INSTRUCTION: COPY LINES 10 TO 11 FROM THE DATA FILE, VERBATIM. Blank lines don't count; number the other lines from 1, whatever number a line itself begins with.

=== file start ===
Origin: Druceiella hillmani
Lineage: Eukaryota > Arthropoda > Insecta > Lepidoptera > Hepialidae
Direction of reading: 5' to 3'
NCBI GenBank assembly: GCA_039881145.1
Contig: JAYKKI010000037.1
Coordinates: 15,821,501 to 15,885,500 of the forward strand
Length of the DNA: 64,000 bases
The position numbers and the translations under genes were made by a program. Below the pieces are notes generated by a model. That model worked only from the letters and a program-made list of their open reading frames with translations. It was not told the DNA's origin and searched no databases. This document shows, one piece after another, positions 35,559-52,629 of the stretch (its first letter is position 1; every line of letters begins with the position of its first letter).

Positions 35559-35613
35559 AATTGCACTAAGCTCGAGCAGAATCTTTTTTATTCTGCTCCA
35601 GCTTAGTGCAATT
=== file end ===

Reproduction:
35559 AATTGCACTAAGCTCGAGCAGAATCTTTTTTATTCTGCTCCA
35601 GCTTAGTGCAATT